Is Lennie's killing by George justified in Of Mice and Men?

Expert Answers
mercut1469 eNotes educator| Certified Educator

In my opinion, Steinbeck wants us to believe that George is justified in killing Lennie and that he really has no other choice. In the 1930s, when the novel is set, there were no special education programs or federal disability laws. People were unlikely to have any understanding of the mentally challenged. In those days people like Lennie had very few alternatives and might have found themselves in a mental hospital if no one was available to care for them. Law enforcement would have been apathetic toward Lennie's disability. They would have locked him up and treated him very poorly if he had been apprehended after the accidental killing of Curley's wife.

Steinbeck foreshadows Lennie's death in chapter three when Carlson kills Candy's dog because the dog has become old and crippled. The dog was Candy's best friend, and he couldn't bring himself to put the dog out of its misery himself. He confesses to George that his lack of action was a mistake. He says,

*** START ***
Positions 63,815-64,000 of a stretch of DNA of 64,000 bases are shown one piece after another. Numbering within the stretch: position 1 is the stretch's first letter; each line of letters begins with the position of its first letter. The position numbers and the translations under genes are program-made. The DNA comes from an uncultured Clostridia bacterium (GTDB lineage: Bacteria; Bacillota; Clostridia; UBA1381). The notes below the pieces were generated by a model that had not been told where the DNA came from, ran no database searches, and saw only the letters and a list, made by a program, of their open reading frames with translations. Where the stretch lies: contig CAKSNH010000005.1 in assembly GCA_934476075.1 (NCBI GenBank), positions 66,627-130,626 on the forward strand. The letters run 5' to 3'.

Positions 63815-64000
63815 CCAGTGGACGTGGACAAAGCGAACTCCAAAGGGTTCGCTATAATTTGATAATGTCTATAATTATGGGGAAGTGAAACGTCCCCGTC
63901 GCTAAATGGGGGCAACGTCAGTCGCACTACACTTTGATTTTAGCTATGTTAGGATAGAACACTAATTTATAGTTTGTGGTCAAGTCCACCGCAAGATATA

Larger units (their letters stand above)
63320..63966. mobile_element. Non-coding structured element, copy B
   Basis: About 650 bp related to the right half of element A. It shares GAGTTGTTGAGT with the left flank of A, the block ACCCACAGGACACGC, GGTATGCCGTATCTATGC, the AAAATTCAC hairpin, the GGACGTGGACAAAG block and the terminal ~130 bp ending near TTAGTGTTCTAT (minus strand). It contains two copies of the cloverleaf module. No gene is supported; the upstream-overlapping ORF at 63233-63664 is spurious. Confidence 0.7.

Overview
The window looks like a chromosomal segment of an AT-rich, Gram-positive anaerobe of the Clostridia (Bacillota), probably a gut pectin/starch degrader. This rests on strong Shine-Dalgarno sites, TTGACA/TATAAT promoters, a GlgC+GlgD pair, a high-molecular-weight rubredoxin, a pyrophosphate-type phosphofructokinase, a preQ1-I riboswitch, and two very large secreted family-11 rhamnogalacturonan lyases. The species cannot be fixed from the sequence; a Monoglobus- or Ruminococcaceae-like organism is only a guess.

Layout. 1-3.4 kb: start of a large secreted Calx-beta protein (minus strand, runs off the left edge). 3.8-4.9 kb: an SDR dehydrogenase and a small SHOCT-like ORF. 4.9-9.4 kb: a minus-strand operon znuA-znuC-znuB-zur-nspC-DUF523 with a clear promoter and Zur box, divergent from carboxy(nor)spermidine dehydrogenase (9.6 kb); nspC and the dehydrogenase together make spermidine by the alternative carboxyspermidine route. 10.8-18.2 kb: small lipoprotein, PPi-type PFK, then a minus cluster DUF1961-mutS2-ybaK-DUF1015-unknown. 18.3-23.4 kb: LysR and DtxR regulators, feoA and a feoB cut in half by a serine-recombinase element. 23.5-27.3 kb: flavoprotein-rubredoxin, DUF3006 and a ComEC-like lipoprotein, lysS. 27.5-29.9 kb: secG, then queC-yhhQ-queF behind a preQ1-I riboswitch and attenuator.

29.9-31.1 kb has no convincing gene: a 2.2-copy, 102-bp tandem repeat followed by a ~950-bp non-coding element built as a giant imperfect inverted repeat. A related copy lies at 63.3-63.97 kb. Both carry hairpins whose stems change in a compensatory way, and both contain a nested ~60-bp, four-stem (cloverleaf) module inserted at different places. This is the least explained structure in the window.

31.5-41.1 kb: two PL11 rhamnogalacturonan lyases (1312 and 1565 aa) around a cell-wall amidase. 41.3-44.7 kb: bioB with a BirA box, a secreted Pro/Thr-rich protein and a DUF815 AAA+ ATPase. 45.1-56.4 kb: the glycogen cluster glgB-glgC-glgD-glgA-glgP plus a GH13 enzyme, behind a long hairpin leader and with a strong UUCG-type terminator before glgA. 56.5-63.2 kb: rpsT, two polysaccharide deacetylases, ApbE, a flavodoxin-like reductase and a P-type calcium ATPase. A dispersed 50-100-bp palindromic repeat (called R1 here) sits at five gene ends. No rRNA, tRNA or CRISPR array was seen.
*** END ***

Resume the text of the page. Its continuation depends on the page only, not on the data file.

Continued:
“I ought to of shot that dog myself, George. I shouldn’t ought to of let no stranger shoot my dog.”

This must be on George's mind in chapter five when Candy shows him the dead body of Curley's wife. After asking Candy to wait before telling the other men about the girl, he sneaks into the bunkhouse and takes Carlson's Luger.

George may ultimately make up his mind after Slim implies that George must do something about Lennie. Slim says,

"An’ s’pose they lock him up an’ strap him down and put him in a cage. That ain’t no good, George.” 

George realizes that Lennie wouldn't understand being locked up and he doesn't want his friend left at the mercy of Curley, who is angry not only about his wife, but more so because Lennie has crushed his hand. George does the only thing possible to save his friend. Slim affirms George's decision in the end of chapter six when he says,

“You hadda, George. I swear you hadda. Come on with me.”